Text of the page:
Documents posted on the Web by Representative Earl Blumenauer (D-OR) show that several other large federal contractors—BAE Systems, Boeing, General Dynamics, L-3 Communications, Lockheed Martin, and Raytheon—have or had contracts with the Pentagon containing indemnification clauses. The documents identify approximately 100 such contracts over a ten-year period, with only one instance of indemnification. In 2010, the Army paid Emergent BioDefense Operations Lansing, Inc. $646,352 for litigation expenses [PDF] relating to a contract to manufacture anthrax vaccine. The company sought more than $1.5 million, but the Army determined that the rest of the claims were not just and reasonable.
Representative Blumenauer and others in Congress have long condemned indemnity provisions, arguing that they encourage contractors to drag out lawsuits and rack up exorbitant legal bills. In 2012, Congress passed a measure requiring the Pentagon to disclose and provide justification for contracts that contain such provisions. With taxpayers ultimately footing the bill, we fear that indemnification encourages contractors to act recklessly. In fact, the jury in the Oregon toxic exposure lawsuit found that KBR had “acted with reckless and outrageous indifference” [PDF] to the plaintiffs’ health, safety, and welfare. (The damage award was thrown out earlier this year on a technicality unrelated to the liability verdict.)
The ASBCA ruling has emboldened KBR. Just four days later, the company filed a Freedom of Information Act (FOIA) lawsuit [PDF] against the Department of Defense seeking documents relating to the RIO contract and the Logistics Civil Augmentation Program (LOGCAP) III contract. KBR claims that it is also entitled to indemnification under the LOGCAP III. If true, that means taxpayers will have to cough up millions more to cover the costs of litigation involving KBR’s work in Iraq, Afghanistan, and elsewhere, including the Ryan Maseth shower electrocution lawsuit and lawsuits alleging toxic exposure from open-air burn pits and contaminated water in Iraq and Afghanistan.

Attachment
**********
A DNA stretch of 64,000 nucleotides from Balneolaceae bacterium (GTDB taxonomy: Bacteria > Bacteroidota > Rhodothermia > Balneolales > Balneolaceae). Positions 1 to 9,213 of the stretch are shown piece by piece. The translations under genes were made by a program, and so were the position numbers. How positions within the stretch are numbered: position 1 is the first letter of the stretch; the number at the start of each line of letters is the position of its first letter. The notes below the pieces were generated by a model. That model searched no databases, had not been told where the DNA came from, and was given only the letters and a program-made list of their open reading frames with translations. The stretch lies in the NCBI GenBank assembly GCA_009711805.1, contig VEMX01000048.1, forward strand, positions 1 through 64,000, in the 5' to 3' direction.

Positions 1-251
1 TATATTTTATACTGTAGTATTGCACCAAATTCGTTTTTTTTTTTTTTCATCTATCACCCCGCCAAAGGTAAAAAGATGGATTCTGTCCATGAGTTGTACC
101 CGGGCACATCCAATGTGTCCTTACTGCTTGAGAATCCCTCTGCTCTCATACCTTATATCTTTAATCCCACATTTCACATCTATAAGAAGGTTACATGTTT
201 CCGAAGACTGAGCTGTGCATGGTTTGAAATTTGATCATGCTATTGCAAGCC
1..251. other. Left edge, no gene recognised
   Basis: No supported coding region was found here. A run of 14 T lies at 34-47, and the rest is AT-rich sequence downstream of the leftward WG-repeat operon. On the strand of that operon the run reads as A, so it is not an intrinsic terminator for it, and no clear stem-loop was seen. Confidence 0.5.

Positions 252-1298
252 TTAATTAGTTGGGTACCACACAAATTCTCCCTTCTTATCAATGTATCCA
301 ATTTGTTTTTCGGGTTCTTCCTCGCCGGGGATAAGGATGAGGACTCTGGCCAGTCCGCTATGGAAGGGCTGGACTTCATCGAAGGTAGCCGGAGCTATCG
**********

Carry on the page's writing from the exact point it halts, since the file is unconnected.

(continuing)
So, reap all the profits, deflect all liability.
Definition: War Profiteer
A war profiteer is any person or organization that profits from warfare or by selling weapons and other goods to parties at war. The term has strong, negative connotations. General profiteering may also occur in peace time. (Source)
Here are some informal awards given to KBR for such distinctive service to the United States:
- The 25 Most Vicious Iraq War Profiteers – First Place.
- The 10 Most Brazen War Profiteers – Notable is the fact that KBR is not actually on the list … because they are the very definition that others on the list must meet the requirements for! As stated by AlterNet: “Halliburton has become synonymous with war profiteering, but there are lots of other greedy fingers in the pie. We name names on 10 of the worst.”
This should put to rest exactly who the U.S. government really works for. Time and again we have seen government agencies with directives to “protect” U.S. citizens instead orchestrate contracts, policies, and laws that undermine those they are sworn to protect and embolden those who literally have immunity from the crimes they commit. Do you think this is by accident?
It’s high time we remember these details and the consequences of sending in the taxes that are demanded of us as “good citizens.”
John Galt writes for ActivistPost.com